If everyone who claims to be appalled by homelessness put their money where their mouth is, homelessness would be eradicated.

If everyone who raises a fist against corporate greed stopped supporting corporations with their consumerism, corporations would be more inclined to be good social citizens.

There’s always been much more talk, acting outraged, fist-raising, finger-pointed, and fashionable protesting than any real action. We know what needs to be done, but we don’t do it. The changes we say we want — the examples I gave — don’t need government permission to be eradicated or at least mitigated. 

A shameful truth: we benefit from the social injustices and planet-destroying activities we say offend us. The hypocrisy we use to defend our right to live an undeniably environmentally destructive and financially wasteful first-world lifestyle is astonishing. Google “a smartphone’s environmental damage” and see how hypocritical those who claim to care about the environment are, whom I guarantee own a smartphone, along with driving a fuel-burning automobile, using one-use plastic and eating blueberries imported from a different hemisphere. I’ve yet to meet a self-proclaiming “environmentalist” whose lifestyle had a negligible carbon footprint.

Are you really against capitalism if you’re using your Apple iPhone to post anti-capitalism rants on a social media platform owned by a billionaire while sipping a Starbucks Cinnamon Dolce Latte?

People say, “We stole this land from the natives!” and then continue to live on it. If you are so offended by your ancestral guilt, why not give the land back? Is there any movement to give back large chunks of Canada to its indigenous people? If your white privilege offends you, then why do you continue to take advantage of it?

Answer to the above: As I said earlier, we benefit from the social injustices and planet-destroying activities we say we oppose. Hence, we theatrically display outrage — facilitated by social media — while avoiding meaningful change since meaningful change would go against our self-interests.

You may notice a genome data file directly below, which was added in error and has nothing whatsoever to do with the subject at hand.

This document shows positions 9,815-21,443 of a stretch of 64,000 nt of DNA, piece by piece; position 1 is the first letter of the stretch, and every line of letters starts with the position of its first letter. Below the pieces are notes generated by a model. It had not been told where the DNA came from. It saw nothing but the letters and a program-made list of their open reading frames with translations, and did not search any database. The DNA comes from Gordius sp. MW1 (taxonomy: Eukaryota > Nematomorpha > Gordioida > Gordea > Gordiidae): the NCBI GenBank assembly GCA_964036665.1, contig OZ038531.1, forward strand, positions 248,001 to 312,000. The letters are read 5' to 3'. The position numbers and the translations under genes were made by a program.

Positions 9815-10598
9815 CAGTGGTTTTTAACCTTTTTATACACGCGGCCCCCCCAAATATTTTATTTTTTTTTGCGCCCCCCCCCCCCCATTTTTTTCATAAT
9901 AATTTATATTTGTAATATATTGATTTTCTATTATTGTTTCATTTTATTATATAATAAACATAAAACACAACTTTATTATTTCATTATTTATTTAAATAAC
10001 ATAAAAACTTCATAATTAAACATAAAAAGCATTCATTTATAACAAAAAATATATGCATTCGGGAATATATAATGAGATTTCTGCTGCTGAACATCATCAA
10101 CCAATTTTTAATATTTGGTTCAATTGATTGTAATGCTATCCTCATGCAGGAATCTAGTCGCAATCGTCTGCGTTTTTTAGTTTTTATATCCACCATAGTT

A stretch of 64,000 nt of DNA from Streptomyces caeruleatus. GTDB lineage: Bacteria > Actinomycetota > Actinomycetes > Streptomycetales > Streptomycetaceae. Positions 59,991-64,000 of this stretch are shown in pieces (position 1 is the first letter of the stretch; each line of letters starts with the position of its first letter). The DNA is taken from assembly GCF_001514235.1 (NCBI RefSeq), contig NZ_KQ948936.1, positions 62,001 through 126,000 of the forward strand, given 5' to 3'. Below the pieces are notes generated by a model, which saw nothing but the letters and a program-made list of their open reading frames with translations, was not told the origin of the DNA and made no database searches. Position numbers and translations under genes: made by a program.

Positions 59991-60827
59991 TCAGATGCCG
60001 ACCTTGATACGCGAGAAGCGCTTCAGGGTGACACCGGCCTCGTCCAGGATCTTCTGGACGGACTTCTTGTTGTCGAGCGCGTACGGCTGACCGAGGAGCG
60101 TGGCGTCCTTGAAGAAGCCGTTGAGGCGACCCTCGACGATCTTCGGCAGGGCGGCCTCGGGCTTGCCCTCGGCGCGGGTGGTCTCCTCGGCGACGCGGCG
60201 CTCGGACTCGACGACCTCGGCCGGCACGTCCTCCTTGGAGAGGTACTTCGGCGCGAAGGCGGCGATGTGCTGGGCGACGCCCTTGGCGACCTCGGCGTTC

Fiji, Evian, Aquafina, Dasani, Smartwater, Arrowhead, Poland Spring, et al., aren’t going to suddenly stop selling bottled water, no matter how much you say bottled water are nails in the environment’s coffin. Corporations will stop producing bottled water when people stop buying it. All the garbage floating in our oceans, littering our land, is the result of our consumerism and one-use plastic, neither of which has ever been mandated by any government.

Most people avoid responsibility by avoiding taking meaningful action. It’s much easier to say you are against corporate greed than it is to not participate in our consumer society, which creates corporations.  

Values only exist if they’re lived. You say you value honest communication and open discourse. Until you’ve dealt with unpleasant and difficult conversations that you hate hearing in a mature way that allows others to have opinions and beliefs that differ from yours, you don’t. 

What’s an uncomfortable conversation you’ve been avoiding?

If you find yourself preaching, tweeting your social consciousness, or offering uninvited opinions, ask yourself why you feel your actions aren’t enough to speak for themselves. Your actions have a meaningful role in social change. Your outrage is you going along to get along, which explains our current state of affairs.


Nick Kossovan, a self-described connoisseur of human psychology, writes about what’s on his mind from Toronto. You can follow Nick on Twitter and Instagram @NKossovan.